You can read the previous part here: Part 2
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“Nobody should know about our existence!” a cloaked figure screamed, furious.
Cara shrunk back in terror. The figure seemed oblivious to her actions. “We had a utopian society, a perfect place where there were no bad eggs! And then you came up with this stupid plan! What was it you wanted to do?”
The figure pulled out a file from a thick filing cabinet. “Let’s see. . .ah, yes. ‘We should poison their minds against the Warriors, and make them fight the war instead of us. The Visionaries will prevail and the Warriors will go down.’ What an idea,” it looked at Cara.
“But you messed up,” it said. “You left all of our personal plans and notes under the guise of the Warriors’ plans. That means that the girl has the ability to attempt to stop our plans, even if she thinks that they are the Warriors’.”
“Please, one more chance!” Cara pleaded. “Everything is fine!”
“Silence!” The figure shrugged off his cloak, revealing a short, stocky man. “Say anything you want to say in court.”
“Court?” Cara asked. “When, Lieutenant Praetor?”
Lieutenant Irrumator Praetor grinned. “Right now.”
“Where’s the stenographer?”
“Right there,” Lieutenant Praetor said. A young man stepped into the room, right on cue. He had an ancient typewriter and lightning fingers. The man sat down and looked up, fingers ready.
“Alright, so this is the case of Cara Newman, case number 429. Presiding judge: Irrumator Praetor.”
“Presiding judge: Irrumator Praetor,” the stenographer repeated.
“Representative for the prosecution: Irrumator Praetor,” Lieutenant Praetor said.
“That’s not allowed, sir,” the stenographer said.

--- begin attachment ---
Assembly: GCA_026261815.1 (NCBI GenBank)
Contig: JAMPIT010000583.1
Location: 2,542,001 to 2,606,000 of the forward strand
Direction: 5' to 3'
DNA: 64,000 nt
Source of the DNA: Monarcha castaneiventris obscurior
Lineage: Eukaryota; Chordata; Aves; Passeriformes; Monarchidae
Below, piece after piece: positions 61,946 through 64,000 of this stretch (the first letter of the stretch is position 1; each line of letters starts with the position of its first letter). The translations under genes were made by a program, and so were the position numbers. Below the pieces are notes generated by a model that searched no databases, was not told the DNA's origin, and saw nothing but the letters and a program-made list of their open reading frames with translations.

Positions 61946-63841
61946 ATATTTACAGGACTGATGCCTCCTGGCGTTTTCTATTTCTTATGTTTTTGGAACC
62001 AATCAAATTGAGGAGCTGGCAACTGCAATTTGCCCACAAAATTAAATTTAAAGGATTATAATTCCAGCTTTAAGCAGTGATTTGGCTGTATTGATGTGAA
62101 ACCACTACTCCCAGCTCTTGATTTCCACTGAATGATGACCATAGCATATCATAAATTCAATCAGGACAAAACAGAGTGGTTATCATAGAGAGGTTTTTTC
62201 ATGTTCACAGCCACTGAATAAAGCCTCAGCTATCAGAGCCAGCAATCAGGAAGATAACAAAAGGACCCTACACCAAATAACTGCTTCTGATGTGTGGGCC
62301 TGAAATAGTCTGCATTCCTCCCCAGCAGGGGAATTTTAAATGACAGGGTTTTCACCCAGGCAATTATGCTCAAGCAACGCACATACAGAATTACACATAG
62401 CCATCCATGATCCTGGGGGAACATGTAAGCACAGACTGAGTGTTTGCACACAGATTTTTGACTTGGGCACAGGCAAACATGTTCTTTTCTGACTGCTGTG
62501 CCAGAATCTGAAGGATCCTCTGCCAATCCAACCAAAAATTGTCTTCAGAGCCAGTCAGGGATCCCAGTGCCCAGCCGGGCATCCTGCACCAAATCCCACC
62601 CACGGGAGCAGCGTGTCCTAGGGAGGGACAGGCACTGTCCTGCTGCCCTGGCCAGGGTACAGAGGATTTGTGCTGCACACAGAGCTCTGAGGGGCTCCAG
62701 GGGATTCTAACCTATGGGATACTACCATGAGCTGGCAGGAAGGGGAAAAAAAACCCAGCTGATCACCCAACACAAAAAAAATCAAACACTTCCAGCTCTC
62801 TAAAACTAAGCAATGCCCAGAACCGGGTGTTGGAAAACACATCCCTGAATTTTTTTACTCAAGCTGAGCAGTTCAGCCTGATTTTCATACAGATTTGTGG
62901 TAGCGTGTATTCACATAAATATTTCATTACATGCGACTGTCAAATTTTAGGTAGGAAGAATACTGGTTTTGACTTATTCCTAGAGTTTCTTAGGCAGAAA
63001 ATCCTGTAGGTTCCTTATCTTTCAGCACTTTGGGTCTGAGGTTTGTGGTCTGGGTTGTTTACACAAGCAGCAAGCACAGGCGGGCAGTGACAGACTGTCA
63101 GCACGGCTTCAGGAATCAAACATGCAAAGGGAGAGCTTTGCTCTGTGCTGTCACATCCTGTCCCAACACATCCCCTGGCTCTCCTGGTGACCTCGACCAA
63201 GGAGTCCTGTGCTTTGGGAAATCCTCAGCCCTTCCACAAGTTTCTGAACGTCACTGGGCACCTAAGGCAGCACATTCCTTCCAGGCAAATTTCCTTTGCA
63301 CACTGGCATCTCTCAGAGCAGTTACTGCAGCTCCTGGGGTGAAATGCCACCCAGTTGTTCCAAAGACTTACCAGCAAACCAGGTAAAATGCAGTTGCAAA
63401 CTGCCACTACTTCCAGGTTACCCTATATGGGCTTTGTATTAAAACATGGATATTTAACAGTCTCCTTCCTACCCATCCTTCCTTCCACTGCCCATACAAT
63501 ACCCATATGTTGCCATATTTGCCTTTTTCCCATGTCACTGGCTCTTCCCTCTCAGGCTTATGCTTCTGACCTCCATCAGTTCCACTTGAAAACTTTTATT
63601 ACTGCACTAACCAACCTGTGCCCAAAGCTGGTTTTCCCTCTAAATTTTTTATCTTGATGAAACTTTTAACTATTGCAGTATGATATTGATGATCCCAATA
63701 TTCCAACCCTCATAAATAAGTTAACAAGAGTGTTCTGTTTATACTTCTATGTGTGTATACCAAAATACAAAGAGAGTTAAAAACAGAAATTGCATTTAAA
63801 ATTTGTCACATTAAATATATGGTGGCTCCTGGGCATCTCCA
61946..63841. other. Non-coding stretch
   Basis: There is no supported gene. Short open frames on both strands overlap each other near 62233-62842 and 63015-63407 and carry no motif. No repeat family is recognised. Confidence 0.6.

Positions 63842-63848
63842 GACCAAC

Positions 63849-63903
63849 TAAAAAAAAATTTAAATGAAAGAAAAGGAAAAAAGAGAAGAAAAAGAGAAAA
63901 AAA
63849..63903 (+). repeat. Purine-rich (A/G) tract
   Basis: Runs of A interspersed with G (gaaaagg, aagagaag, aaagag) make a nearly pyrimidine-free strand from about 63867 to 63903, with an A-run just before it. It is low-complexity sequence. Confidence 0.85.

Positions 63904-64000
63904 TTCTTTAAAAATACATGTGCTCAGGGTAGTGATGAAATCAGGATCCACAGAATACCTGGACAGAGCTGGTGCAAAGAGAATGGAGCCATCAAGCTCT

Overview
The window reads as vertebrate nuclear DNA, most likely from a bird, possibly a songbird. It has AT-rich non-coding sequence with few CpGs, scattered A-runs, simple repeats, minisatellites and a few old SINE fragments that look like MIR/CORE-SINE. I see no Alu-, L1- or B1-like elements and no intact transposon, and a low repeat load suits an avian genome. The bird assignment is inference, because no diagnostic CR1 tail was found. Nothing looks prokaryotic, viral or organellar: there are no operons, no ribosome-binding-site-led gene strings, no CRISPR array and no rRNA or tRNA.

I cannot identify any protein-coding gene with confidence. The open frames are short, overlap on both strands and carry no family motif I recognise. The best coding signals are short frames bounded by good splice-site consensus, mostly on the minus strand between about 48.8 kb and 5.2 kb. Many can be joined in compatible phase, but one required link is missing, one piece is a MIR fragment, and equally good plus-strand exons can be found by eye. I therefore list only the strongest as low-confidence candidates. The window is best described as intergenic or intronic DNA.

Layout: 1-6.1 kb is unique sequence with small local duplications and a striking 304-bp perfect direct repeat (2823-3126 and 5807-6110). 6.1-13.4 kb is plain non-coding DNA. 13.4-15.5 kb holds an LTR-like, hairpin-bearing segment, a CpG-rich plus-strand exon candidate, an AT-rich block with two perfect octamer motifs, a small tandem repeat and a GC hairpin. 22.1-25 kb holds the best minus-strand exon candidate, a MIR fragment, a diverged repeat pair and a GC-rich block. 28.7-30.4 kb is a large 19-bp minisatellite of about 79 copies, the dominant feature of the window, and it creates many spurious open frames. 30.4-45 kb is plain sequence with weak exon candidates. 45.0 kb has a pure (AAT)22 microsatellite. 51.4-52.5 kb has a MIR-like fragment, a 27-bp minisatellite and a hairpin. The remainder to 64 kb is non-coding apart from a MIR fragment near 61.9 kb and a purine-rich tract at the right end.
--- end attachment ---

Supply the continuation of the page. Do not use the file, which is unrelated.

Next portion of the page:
Lieutenant Praetor glared at him. “This is insubordination! You will be tried next!”
“Sir?” the stenographer was bewildered.
“Representative for the defense: Irrumator Praetor.”
Cara was utterly confused. “What?”
“Silence!” Lieutenant Praetor ordered.
“Now, the charges on the defendant are speaking out of turn!” Lieutenant Praetor yelled.
Cara held her breath. These were not the charges that she should have been charged for. This could mean dodging a bullet.
“Ah, yes! And the most important charge of all,” Lieutenant Praetor grinned. “Writing ‘Irrumator Praetor is a pumpkin eater’ fifty times on the wall. I knew I’d get you for that!”
“Now, did you write those foul words on the wall six months ago?”
“I didn’t write them, sir,” Cara said.
“I don’t care about when you did write the words, I want to know when you didn’t!”
“I didn’t write them six months ago,” Cara said.
“Aha!” Lieutenant Praetor exclaimed. “So then you wrote them at all other times?”
“No, sir. I didn’t.”
“Whatever. Cara Newman, you are sentenced to a Robinsoning!”
Cara was horrified. A Robinsoning was a prolonged death sentence. She would be exiled from the compound she was in forever and then thrown off the ledge of the mountain. It was a short fall into the ocean, and then she would have to survive on her own until she was rescued or she died. Nobody had ever been heard of again after they had been sentenced to a Robinsoning.
“You will also be injured as a sentence for your other violations,” Lieutenant Praetor finished.
Cara was handcuffed and led outside the compound. That was where she would be injured, and then Robinsoned. She highly doubted her chances of survival. After injuring her right foot badly, Lieutenant Praetor threw Cara into the ocean. She landed safely and then started trying to swim with a broken foot. She saw a piece of driftwood and managed to clamber onto it, hugging it for dear life.
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You can read the next part here: Part 4